GOP plots new approach to trade bill

Willie Grace | 6/17/2015, 9:02 a.m.
House Speaker John Boehner and Senate Majority Leader Mitch McConnell met Tuesday to discuss how to advance a package of ...
President Barack Obama

WASHINGTON (CNN) -- Republican leaders on Capitol Hill are hoping they have a way to pass President Barack Obama's stalled free trade package by overcoming opposition from his own party.

It's unclear whether it will work, but GOP sources say they are considering a plan that would pass without the sweeteners designed to attract recalcitrant Democrats.

House Speaker John Boehner and Senate Majority Leader Mitch McConnell met Tuesday to discuss how to advance a package of trade bills that Republicans largely support, even as Obama's own party rebukes him.

The plan to attract some Democratic support collapsed late last week and leaders are now looking for a procedural out that would push the measure through.

Obama has spoken by phone with both Boehner and McConnell this week, and both said they're looking for ways to grant the President the authority that U.S. negotiators say is crucial to completing the massive Trans-Pacific Partnership trade agreement.

"It's still my hope that we can achieve what we set out to achieve together, which is to get a six-year trade promotion authority bill in place," McConnell said on the Senate floor on Tuesday.

Boehner told reporters Tuesday that "we're committed to getting TPA done as soon as possible."

The leading option for Boehner and GOP leaders, according to a senior House Republican leadership aide: They'd hold a vote on "fast-track" trade promotion authority legislation, sending that to the Senate alone instead of coupling it with assistance for displaced workers -- a program Democrats typically support, but that the party's House members rejected last week in order to stymie the broader trade package.

Once in the Senate, the fast-track authority measure would need 60 votes to pass. That's a heavy lift that the Senate may not accomplish thanks to wavering Democratic support. A previous vote on the issue only passed with 62 votes in May, and if there's continued pressure from the likes of Sen. Elizabeth Warren -- and even Hillary Clinton -- it could be tough to pull off again.

But the GOP figures this may be only way to get around the wall of opposition from House Democrats.

If the Senate could pass the first bill, it would amend the Trade Adjustment Assistance program back into a separate, more broadly supported bill that extends several popular trade preferences laws.

It's a bet that the Senate could more easily overcome Democratic resistance than the House could.

The calculus: Senate Republicans would try to ease the concerns of pro-trade Democrats, and keep the Democrats from filibustering, by passing both bills.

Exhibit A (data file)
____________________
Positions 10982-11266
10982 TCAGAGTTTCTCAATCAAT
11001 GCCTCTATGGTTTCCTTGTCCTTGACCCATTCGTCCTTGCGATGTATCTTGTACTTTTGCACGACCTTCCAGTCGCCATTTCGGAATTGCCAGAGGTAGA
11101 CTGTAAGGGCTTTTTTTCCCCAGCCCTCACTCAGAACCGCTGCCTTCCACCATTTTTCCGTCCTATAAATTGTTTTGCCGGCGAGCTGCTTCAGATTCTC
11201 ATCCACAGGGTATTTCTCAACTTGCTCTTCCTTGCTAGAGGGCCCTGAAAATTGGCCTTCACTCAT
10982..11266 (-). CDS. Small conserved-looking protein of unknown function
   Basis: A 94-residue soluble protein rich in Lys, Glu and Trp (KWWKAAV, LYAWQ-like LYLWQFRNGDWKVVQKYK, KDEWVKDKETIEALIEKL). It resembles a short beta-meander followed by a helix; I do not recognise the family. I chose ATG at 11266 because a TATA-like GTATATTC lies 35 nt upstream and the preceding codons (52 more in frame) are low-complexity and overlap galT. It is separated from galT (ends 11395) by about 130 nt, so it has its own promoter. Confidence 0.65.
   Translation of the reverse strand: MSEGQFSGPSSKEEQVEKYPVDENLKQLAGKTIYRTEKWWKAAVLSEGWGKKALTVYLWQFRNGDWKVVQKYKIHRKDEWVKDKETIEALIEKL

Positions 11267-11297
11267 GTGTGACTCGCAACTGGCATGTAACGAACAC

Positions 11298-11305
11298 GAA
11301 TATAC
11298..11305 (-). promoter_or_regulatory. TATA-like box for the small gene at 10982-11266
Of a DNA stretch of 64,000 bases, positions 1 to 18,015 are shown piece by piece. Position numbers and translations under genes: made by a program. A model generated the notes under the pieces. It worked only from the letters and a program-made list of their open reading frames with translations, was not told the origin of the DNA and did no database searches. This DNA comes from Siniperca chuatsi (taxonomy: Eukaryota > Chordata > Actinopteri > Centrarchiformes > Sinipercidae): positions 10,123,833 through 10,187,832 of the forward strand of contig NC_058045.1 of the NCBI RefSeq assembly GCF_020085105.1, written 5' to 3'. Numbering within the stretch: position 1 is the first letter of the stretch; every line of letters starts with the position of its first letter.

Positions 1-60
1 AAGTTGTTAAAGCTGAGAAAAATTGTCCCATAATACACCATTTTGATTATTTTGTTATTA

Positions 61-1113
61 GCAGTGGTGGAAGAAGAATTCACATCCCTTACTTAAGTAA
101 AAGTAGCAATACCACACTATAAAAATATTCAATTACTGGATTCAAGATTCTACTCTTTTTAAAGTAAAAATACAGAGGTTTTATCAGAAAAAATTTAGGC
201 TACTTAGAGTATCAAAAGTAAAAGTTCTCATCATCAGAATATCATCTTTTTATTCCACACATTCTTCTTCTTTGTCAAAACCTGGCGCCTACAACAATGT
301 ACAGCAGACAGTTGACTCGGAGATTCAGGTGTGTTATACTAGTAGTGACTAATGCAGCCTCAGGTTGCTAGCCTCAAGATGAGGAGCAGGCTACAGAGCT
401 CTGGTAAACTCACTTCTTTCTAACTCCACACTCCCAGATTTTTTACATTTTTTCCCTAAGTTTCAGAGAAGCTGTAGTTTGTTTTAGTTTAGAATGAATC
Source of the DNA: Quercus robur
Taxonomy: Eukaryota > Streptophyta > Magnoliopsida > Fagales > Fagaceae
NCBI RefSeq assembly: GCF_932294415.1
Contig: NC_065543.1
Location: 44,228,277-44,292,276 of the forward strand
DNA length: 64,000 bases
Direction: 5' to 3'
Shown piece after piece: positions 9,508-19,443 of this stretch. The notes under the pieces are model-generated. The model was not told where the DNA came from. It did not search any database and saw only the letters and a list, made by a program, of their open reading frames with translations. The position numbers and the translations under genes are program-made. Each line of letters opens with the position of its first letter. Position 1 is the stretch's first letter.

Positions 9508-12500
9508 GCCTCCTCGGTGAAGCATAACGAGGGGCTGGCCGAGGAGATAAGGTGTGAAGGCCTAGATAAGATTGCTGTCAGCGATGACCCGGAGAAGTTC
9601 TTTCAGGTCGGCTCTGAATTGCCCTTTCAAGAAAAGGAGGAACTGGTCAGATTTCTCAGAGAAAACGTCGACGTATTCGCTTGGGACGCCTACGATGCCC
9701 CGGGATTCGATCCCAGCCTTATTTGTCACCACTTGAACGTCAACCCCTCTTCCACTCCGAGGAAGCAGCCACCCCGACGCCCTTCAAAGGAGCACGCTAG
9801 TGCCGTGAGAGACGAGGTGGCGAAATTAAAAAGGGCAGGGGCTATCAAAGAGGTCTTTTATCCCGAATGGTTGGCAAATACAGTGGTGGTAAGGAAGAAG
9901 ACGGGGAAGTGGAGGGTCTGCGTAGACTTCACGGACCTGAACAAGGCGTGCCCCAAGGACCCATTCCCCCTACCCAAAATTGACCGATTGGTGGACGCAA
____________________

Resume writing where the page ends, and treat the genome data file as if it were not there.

Then, the House -- which already has the votes to pass trade promotion authority as a stand-alone bill -- could pass that bill first, giving Democrats there little incentive to oppose the second bill.

Pelosi, though, signaled Tuesday in an interview with CNBC that Democrats are not about to relent in their push to kill trade promotion authority through any procedural means possible -- saying she doesn't consider that authority necessary to getting the Trans-Pacific Partnership done.

"I don't think it's even necessary," she said. "It's a convenience for the administration, it's an advantage for the business community, but it's a hardship for workers, because it just isn't fair. And especially for us, because it was negotiated some place with Republicans."

About 25 pro-trade Democrats met with White House officials on Tuesday, but admitted afterward that there is still no strategy to resurrect fast-track legislation.

"This is a work in progress," Virginia Rep. Gerry Connolly told reporters.

The session was mostly focused on communications efforts, Democrats said, not a detailed back and forth about charting a new legislative path for the trade package that failed to pass the House on Friday.

Administration officials have been making calls to opponents of the fast track. But Connolly said once members voted against the President on trade adjustment assistance, it's hard to see how any significant number could change their position now.

"Almost no one has any leverage -- it's been expended. Boehner doesn't have any leverage. Pelosi no longer has leverage. The White House doesn't have leverage -- it's actually a remarkable thing," Connolly said.

Rep. Ron Kind, D-Wisconsin, who also attended the meeting, told reporters that while attention has been focused on Democrats, any path forward has to involve GOP help.

"The last time I checked 48 Senate Republicans voted for TAA -- when it came out with TPA," Kind said, referring to the bipartisan Senate trade vote.

While people on both sides of trade struggled to explain how the legislation could be revived in a way that assured passage, Oklahoma GOP Rep. Tom Cole predicted: "Nothing ever really dies around here."

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